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Epidemiology of Maxillofacial Injuries in Ontario, Canada

Published:December 27, 2014DOI:https://doi.org/10.1016/j.joms.2014.12.001

      Purpose

      The aims of this study were to 1) calculate rates for maxillofacial (MF) injury-related visits in emergency departments (EDs) and hospitals in Ontario, Canada, 2) identify and rank common causes for MF injuries, 3) investigate the variation and trends in MF injuries according to gender, age, and socioeconomic status, and 4) describe the geographic distribution of MF injuries.

      Materials and Methods

      An 8-year retrospective study design was implemented. The Discharge Abstract Database and the National Ambulatory Care Reporting System datasets were used. After examining demographic and diagnostic information, frequencies, percentages, and rates were calculated. Color-coded maps were created using ArcGIS to display the geographic distribution of MF injuries.

      Results

      From 2004 through 2012, 1,457,990 ED visits and 41,057 hospitalizations occurred as a result of MF injury in Ontario. The mean age of patients for each ED visit was 30.6 years and for each hospitalization was 52.6 years. Rates of ED visits and hospitalizations owing to MF injury show a slight decrease during the 8-year period. MF injuries were most frequent in the evening, during the weekends, and during the summer. Falls were reported as the leading cause of MF injuries. Rural areas had higher rates of ED visits and hospitalizations.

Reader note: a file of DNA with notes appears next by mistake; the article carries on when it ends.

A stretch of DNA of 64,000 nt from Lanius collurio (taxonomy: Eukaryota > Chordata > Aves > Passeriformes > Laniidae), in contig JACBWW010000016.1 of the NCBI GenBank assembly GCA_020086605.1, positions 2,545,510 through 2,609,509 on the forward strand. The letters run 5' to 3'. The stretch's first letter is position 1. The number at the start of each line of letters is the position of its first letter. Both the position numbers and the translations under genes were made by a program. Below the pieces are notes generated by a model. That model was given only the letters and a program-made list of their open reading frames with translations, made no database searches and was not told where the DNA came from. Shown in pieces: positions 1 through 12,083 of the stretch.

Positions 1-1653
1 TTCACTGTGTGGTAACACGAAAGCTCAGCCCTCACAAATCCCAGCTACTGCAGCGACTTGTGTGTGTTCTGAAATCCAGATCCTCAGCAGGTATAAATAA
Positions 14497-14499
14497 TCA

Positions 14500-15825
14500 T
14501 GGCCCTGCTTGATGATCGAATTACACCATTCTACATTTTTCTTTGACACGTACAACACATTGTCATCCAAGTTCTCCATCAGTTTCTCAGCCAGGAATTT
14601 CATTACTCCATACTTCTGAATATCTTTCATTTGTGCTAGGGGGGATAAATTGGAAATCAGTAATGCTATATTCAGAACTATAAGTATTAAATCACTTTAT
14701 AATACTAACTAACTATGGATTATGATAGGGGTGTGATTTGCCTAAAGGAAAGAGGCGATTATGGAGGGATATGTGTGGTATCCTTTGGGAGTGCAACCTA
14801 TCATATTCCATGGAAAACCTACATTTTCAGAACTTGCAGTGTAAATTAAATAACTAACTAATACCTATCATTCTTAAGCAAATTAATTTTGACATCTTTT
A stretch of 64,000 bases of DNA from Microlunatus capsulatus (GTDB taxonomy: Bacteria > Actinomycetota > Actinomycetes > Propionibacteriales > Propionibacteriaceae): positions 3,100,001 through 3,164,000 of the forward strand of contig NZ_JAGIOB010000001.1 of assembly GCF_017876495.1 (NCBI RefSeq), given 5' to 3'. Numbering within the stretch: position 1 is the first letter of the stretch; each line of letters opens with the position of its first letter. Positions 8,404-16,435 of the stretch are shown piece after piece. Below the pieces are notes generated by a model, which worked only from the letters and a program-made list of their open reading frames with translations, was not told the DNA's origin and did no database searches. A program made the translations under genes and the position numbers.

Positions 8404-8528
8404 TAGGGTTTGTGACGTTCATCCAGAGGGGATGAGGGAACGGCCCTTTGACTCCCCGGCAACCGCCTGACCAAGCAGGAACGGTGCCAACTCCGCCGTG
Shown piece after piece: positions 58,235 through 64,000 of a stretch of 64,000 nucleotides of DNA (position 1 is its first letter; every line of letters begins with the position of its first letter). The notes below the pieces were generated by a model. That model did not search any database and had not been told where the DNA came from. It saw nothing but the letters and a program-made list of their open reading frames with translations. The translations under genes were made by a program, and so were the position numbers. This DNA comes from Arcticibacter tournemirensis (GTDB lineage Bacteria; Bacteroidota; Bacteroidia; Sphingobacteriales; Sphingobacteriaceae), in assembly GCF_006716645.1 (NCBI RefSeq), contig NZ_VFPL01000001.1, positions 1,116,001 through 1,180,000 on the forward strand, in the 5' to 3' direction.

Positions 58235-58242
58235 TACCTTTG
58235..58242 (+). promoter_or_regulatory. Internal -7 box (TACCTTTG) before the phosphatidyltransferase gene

Conclusions

      This study highlighted the public health impact of MF injuries, offering policy makers important epidemiologic information, which is fundamental to formulate and optimize measures aimed at protecting Canadians from injuries that are largely predictable and preventable. Future injury prevention programs should enhance the population-based approach and focus on high-risk groups such as male youth and elderly women in low-income families.
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